Iran Media Skeptical About Obama’s Nowruz Message

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In a video to the Iranian people and leaders on Monday, President Barrack Obama released his fifth Nowruz message. The Nowruz New Year holiday is one of the most important and oldest holidays in Iran and is celebrated in many other countries in the Middle East and the Caucuses as well.

In the nearly four-minute speech, President Obama addressed the “decades of mistrust” between Iran and the US and reiterated his preference to resolve questions about Iran’s nuclear program “peacefully and diplomatically.” He reminded the Iranian leaders that “now is the time for the Iranian government to take immediate and meaningful steps to reduce tensions and work toward an enduring, long-term settlement of the nuclear issue.” He added that if a solution is reached, “the Iranian people will begin to see the benefits of greater trade and ties with other nations, including the United States.”

Hardline website Raja News wrote that “Obama showed with this message that he has tried to attract the confidence of the people of Iran with words and show.” The article added that “even though in the beginning of his message he focused on the need to solve the issue of Iran’s nuclear program through negotiations, at the end of his message he contradicted himself by speaking with a threatening tone about the continuation of pressure on the people!”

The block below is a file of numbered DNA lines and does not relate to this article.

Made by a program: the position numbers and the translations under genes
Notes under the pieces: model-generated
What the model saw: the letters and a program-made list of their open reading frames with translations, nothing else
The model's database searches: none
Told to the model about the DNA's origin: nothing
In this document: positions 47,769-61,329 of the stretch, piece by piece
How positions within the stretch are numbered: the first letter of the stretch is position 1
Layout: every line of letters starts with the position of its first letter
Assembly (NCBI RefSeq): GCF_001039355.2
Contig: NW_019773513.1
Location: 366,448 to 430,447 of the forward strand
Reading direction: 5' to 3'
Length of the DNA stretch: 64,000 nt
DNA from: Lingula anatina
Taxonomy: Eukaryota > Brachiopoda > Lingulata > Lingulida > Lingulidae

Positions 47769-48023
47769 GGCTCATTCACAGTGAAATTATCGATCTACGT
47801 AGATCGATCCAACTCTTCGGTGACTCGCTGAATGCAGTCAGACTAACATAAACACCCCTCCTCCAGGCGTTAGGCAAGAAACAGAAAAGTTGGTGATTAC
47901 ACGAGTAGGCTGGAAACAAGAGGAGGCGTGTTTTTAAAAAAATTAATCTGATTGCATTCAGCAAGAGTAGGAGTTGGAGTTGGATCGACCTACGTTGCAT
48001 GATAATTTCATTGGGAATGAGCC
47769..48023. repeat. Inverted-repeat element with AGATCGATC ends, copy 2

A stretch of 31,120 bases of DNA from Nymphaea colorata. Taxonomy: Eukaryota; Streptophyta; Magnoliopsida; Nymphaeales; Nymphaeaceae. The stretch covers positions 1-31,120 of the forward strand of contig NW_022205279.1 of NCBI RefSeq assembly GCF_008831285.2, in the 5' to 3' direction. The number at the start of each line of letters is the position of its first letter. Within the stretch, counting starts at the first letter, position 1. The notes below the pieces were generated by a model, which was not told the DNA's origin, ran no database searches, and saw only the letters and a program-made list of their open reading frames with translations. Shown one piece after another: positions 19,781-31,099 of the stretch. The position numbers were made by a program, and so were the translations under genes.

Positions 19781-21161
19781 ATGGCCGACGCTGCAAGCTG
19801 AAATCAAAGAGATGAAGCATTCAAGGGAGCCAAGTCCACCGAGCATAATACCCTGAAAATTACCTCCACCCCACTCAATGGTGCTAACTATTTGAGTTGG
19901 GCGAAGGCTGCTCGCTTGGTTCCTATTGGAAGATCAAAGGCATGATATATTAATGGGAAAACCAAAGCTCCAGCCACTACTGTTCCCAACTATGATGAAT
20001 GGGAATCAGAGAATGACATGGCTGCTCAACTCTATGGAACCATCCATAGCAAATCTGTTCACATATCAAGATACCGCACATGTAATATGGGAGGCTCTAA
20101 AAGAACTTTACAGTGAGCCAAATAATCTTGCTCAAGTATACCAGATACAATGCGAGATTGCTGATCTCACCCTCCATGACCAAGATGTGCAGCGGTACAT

The Raja article asked that since “the latest report from the International Atomic Energy Agency has not shown that Iran has deviated into a nuclear-weapons program, so for what reason is America worried, and why are the Iranian people witnessing this pressure and sanctions from the European Union and the West?”

The articled embedded a video of Obama’s message but oddly omitted his greeting. Perhaps because Obama used the Persianized “doroud” rather than the Arabized “salaam” for his greeting. Although both can be used, “salaam” is most commonly used in Iran, while “dorood” has become somewhat more pervasive in the Iranian Diaspora in recent years.

Toward the end of his speech, President Obama quoted a verse from a poem by Hafez: “Plant the tree of friendship that bears the fruit of fulfillment; uproot the sapling of enmity that bears endless suffering.” The 14th Century poet Hafez was born in Shiraz, Iran and his tomb in Shiraz is a popular site for tourists.